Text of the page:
Nova Austral's nearly million-dollar fine for environmental damage confirmed

Following an appeals court ruling, the Chilean salmon farmer will have to pay the USD 940,350 fine for environmental damage imposed by Chile's Environmental Superintendency.
Court said the Chilean salmon company Nova Austral will finally have to pay the environmental damage fine imposed by Chile's Environmental Superintendency.

Court said the Chilean salmon company Nova Austral will finally have to pay the environmental damage fine imposed by Chile's Environmental Superintendency.

Photo: Nova Austral.

After several judicial comings and goings, finally the Court of Appeals of Valdivia, Chile, ruled that Nova Austral have to pay the USD 940,350 (EUR 866,318) fine imposed by Chile's Environmental Superintendency (SMA) as a consequence of the environmental damage caused by the company by artificially altering the seabed of one of its salmon farms - the CES Aracena 14 - in the city of Punta Arenas, in the Magallanes region, southern Chile.

Thus, the Court accepted the appeal filed by the SMA after a previous ruling by the Third Environmental Court had annulled its resolution imposing such a fine. The penalty imposed on Nova Austral in July 2022 was set at 1,300 Annual Tax Units (UTA), which at that time was equivalent to the aforementioned USD 940,350. Now, in addition to confirming the fine, the Court also ordered the company to pay costs.

That same month, the Environmental Superintendency also decided to revoke three of Nova Austral's farming licenses for overproduction. The SMA took the decision to take the Environmental Qualification Resolutions (RCA) of these sites back, "given the repeated exceeding of the production limits authorized for the company," which, it states, generated environmental damage in the Alberto de Agostini National Park, Magallanes Region.

Nova Austral filed appeals against these rulings, which were accepted by the Third Environmental Court, thus annulling the penalties imposed. However, Chile's Environmental Superintendency filed pleas against the three rulings of the Environmental Court. These appeals are currently being processed in the Supreme Court, which must decide on the legality of both the rulings and the resolutions previously issued by the SMA.

WeAreAquaculture has contacted the company for its assessment of the appeals court ruling, but it has not commented on the decision.

The company, at a delicate financial moment

When the Chilean SMA revoked those three aquaculture licenses to Nova Austral for overproduction, the company said that the historic sanction was unjustified and disproportionate, adding that it did not adequately weigh Nova Austral's economic capacity. The company then spoke of its delicate financial situation and hinted that if the sanction should be enforced, its operational continuity would be in jeopardy.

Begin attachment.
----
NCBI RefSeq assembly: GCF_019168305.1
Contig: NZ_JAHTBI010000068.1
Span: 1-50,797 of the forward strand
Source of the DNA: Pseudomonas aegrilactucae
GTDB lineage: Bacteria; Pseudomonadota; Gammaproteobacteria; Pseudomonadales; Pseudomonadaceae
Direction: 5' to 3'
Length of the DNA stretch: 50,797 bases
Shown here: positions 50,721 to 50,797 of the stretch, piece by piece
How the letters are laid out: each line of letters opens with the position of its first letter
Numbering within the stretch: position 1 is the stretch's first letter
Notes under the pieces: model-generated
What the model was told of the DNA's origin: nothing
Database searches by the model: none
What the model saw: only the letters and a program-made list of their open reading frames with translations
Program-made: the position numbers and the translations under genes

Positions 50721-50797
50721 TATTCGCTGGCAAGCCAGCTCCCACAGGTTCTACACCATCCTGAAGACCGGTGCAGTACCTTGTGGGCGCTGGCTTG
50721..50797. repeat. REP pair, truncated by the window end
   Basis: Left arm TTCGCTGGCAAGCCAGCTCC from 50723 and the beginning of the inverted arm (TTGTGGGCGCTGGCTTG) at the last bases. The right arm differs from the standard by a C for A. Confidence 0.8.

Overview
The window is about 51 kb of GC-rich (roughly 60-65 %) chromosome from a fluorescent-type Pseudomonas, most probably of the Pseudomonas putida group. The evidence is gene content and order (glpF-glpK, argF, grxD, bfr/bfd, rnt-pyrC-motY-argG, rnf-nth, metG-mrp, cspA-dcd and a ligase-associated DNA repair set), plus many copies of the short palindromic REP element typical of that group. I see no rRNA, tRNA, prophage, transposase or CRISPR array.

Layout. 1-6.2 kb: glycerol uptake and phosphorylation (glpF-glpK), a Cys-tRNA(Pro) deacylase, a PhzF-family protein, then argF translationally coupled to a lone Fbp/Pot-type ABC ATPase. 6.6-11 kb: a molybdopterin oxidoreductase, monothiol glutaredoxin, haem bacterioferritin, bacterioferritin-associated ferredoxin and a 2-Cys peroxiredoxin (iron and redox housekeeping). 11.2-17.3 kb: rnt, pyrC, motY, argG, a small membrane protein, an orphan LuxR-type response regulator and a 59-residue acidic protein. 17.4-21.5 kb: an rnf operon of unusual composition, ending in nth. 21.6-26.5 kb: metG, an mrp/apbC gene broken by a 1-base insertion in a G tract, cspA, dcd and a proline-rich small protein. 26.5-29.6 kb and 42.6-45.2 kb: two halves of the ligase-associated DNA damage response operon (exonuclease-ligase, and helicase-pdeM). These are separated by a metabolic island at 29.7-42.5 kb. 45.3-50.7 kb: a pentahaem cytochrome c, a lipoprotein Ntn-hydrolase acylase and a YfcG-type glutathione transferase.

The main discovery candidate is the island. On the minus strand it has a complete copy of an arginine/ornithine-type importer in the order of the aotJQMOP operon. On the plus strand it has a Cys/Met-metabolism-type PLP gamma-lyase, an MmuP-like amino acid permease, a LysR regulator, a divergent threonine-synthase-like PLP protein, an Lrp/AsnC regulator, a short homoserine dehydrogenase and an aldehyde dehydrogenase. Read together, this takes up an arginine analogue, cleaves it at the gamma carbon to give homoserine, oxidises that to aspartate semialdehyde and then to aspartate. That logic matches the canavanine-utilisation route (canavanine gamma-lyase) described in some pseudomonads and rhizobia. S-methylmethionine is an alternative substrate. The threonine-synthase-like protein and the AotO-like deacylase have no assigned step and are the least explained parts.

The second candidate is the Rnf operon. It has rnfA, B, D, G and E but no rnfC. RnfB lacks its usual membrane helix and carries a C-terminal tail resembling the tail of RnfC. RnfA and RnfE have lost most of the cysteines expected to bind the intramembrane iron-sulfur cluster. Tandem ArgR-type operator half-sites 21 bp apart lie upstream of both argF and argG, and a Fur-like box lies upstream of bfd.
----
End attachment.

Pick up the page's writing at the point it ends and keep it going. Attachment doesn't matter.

Then, the salmon farmer's ownership was controlled by Altor Fund III and Bain Capital, but in June 2023, the company requested its reorganization, initiating the process to restructure its liabilities and thus ensure its operational continuity, in addition to the payment of its financial debt.

According to local media La Tercera, at that time Nova Austral's liabilities totaled USD 559 million (EUR 515 million), and the three largest creditors were Nordic Trustee with USD 415 million (EUR 382 million), DNB Bank with USD 69 million (EUR 63 million), and Skretting with USD 23 million (EUR 21 million).

In mid-December of last year, the creditors' meeting rejected the payment proposal put forward by the company, and ending that same month, a new proposal was presented in which the change in control of the company was presented as the key to the sustainability of the business.

Shortly thereafter, in mid-January, Nova Austral announced that ownership was finally being transferred to the main creditors. According to information from La Tercera, 45% of the shares would be transferred to the Creditors Secured by Credit Line and the remaining 55% to the Presidium Creditors. The Chilean salmon farmer was still awaiting the final court decisions on the fine for environmental damage and on the sanctioned farms, still unable to operate.

While awaiting the decision on the latter, the ruling now known as confirming the nearly million-dollar fine for environmental damage only adds more debt to that accumulated by Nova Austral, a company in which some 900 people work directly and employs around two thousand indirectly in the region of Magallanes and Chilean Antarctica, where it has been operating for more than 15 years.

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